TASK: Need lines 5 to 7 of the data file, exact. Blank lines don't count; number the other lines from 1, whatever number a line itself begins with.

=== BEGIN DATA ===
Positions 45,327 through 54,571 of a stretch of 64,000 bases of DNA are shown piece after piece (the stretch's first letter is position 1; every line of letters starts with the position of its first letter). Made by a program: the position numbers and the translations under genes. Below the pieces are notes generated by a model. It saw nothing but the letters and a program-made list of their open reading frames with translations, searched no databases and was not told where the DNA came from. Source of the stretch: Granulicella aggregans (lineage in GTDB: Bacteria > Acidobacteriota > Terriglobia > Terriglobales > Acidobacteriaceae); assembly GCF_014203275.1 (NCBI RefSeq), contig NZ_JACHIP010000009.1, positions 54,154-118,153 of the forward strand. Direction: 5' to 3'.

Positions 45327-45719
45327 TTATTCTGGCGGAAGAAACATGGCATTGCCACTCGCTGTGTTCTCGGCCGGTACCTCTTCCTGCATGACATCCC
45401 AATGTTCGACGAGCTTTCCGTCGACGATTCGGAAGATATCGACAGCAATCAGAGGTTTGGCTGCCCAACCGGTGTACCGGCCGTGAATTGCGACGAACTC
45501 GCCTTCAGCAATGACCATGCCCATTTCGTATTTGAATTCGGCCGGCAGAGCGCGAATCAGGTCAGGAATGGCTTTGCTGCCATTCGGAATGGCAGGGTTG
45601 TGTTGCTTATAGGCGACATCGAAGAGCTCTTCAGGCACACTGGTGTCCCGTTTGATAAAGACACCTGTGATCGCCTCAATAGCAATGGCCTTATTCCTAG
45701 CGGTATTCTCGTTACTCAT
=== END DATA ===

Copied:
45501 GCCTTCAGCAATGACCATGCCCATTTCGTATTTGAATTCGGCCGGCAGAGCGCGAATCAGGTCAGGAATGGCTTTGCTGCCATTCGGAATGGCAGGGTTG
45601 TGTTGCTTATAGGCGACATCGAAGAGCTCTTCAGGCACACTGGTGTCCCGTTTGATAAAGACACCTGTGATCGCCTCAATAGCAATGGCCTTATTCCTAG
45701 CGGTATTCTCGTTACTCAT